As the nation continues what some have called a "jobless recovery" from recession, the rising cost of college continues to concern parents and students. In recent years, voices challenging the value of a college education have grown louder.
Back in June 2009, SmartMoney writer Jack Hough asked the controversial question, "Is a college degree worthless?" He suggests that the rising cost of a bachelor's degree, declining standards of quality for those college degrees, and the fact that 40% of American students fail to earn a bachelor's degree within 6 years present a need to re-examine the way in which America approaches higher education.
Spending on an education vs. earning in the workforce
The Education Department's Advisory Committee on Financial Assistance paints a similar picture in its June 2010 report, "The Rising Price of Inequality: How Inadequate Grant Aid Limits College Access and Persistence." According to the report, in the past two decades, the net price of a public college education has increased from a share of 41 percent to 48 percent of a low-income family's annual pay, and has increased from 22 percent to 26 percent of a moderate-income family's yearly salary.
This means that many students will go deeply into debt. The report finds that the loan burden of the low-income student who receives a Pell Grant during college is currently an average of $30,800 for a 4-year public college and $36,800 for a four-year public university. This amount increases from $57,400 and $63,800, respectively, for moderate-income students, who do not qualify to receive Pell Grants.
These figures seem to support Hough's argument that saving early, by going to work and socking away earnings, beats earning more in the long run by earning a college degree. However, it leaves unanswered the question of how to gain the skills sets necessary to compete in today's competitive, high-tech marketplace.
Sure, years spent in school accruing debt are years not spent in the workforce earning money. But especially when competition for jobs is fierce, having that credential helps a job seeker simply score the interview. If hired, that employee needs to demonstrate the ability to adapt to changing technologies, communicate effectively while working on teams, solve problems and deliver complex assignments on deadline. Often, these skills are gained during undergraduate study and through undergraduate internships.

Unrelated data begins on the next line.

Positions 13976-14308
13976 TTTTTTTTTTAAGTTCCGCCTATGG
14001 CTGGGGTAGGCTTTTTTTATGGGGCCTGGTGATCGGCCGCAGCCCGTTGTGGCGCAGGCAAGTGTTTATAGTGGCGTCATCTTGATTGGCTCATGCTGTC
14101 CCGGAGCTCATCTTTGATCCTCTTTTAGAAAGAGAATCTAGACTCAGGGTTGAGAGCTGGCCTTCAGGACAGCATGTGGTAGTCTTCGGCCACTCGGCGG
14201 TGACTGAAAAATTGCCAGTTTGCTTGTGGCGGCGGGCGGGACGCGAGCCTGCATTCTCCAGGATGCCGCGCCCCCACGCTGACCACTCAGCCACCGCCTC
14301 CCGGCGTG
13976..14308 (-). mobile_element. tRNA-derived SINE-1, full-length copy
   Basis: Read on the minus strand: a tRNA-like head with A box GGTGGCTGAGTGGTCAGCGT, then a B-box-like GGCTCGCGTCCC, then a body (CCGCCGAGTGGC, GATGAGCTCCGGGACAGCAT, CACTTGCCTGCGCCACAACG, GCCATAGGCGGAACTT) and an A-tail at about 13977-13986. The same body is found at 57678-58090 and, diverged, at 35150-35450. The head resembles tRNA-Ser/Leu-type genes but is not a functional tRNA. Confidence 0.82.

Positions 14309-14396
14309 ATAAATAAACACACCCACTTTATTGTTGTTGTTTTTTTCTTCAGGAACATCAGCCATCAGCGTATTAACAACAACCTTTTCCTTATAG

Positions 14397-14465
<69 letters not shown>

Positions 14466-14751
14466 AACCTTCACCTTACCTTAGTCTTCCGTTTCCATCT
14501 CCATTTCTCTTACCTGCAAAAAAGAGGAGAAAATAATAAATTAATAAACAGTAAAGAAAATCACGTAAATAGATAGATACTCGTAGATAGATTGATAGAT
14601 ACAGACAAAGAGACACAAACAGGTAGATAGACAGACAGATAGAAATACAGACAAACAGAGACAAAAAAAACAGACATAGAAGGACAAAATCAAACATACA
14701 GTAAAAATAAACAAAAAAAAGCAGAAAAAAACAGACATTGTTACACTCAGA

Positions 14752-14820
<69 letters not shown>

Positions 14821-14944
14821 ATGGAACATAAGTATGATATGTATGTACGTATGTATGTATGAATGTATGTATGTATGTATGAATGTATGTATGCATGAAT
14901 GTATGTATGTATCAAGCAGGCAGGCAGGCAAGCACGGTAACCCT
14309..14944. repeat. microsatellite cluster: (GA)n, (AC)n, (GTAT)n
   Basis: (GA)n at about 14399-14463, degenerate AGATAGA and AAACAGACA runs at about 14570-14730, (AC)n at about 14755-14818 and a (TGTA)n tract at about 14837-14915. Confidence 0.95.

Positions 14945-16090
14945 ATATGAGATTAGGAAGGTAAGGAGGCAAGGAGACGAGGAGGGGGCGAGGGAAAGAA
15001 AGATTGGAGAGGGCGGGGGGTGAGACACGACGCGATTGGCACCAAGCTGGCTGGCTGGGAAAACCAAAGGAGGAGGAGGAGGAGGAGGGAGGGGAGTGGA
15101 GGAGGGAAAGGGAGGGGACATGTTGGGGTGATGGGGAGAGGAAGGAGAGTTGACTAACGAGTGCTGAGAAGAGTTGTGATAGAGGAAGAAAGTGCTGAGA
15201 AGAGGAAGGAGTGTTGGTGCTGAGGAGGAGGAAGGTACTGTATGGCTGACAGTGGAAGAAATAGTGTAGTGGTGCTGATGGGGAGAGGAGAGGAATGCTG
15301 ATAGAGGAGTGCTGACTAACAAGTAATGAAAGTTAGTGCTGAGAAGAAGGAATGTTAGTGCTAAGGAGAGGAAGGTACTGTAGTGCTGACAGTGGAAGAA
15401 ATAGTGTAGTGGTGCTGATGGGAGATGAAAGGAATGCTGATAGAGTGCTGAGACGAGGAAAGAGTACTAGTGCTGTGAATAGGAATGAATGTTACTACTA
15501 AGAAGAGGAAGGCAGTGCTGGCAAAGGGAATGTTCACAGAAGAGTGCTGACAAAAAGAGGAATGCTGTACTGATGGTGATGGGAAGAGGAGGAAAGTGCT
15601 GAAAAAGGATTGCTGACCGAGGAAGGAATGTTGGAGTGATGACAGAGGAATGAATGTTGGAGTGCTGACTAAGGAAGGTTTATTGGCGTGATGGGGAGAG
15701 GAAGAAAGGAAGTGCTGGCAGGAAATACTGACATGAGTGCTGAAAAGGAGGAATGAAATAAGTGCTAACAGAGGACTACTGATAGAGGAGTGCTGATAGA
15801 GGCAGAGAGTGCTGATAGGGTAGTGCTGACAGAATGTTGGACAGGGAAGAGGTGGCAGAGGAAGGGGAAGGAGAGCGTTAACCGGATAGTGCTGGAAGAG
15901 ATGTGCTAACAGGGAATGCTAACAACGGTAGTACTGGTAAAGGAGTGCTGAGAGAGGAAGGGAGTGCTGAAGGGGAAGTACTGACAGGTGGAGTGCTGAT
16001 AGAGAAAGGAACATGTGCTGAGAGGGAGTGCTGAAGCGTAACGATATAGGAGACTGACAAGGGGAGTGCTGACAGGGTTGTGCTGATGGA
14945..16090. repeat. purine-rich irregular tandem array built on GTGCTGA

The argument for a bachelor's degree
New York Times Economix blogger David Leonhardt states it simply: "The overall storyline remains the same. College provides a far better economic return than in past decades, despite the skepticism you sometimes hear." In Bloomberg Businessweek, contributing editor Chris Farrell goes even farther, arguing that a post-secondary education is more important than ever after the recession.
The typical college graduate earns about 75% more than a non-college graduate. Median weekly income levels have increased since 1980 for people with a four-year college degree, but fluctuated for those with an associate degree or less.
And the marketplace trend is toward better-educated workers: From 1973 to 2008, the share of jobs in the U.S. economy requiring a post-secondary education has risen from 28 percent to 59 percent.
Before making a decision as big as whether or not to get a bachelor's degree, it is important to understand which employment sectors are projected to see job growth: Information technology, health care, education, government and business top the list.
Completing a college degree does say something about a potentional potential employee's characteristics: He or she possesses the discipline to complete sustained and difficult projects, a solid work ethic, problem-solving skills and emotional maturity. Earning a bachelor's degree doesn't have to mean missing out on earning a salary, either. In addition to traditional colleges and universities, online schools offer flexible schedules that can allow students to hold on to a full-time job while pursuing a degree. Many online schools also have hybrid programs, with traditional on-campus classes as well as their online offerings.
Start with a little self-assessment
A college education may not be for everyone. It certainly makes sense for people who enjoy intellectual challenges or hope to work for change on a higher level. On the other side of the spectrum, renegades who are sufficiently disciplined to learn on their own, or perhaps better suited to learning practical skills through vocational school, may prefer to opt out of earning a bachelor's degree. But many people in the middle have to sort through various factors to decide whether a bacherlor's degree is worth the investment of time nad money.
Thus, the answer to the question, "Is a bachelor's degree worth the investment of time and money?" depends on numerous factors. To start, a potential college student should try a little quiz:
- What's my learning style?
- Am I motivated to study on my own?
- Am I good at adapting to new forms of learning, such as online study?
- How much will I need to pay or borrow to get a college degree?
- How long will it take me to earn a bachelor's degree?
- What is my career goal, and what kind of education would that require?
- How much education would my peers--and rivals--in this field have?
There are no right or wrong answers--just asking the questions and examining the issues opens up a realm of discovery. At least, that's what they say in college.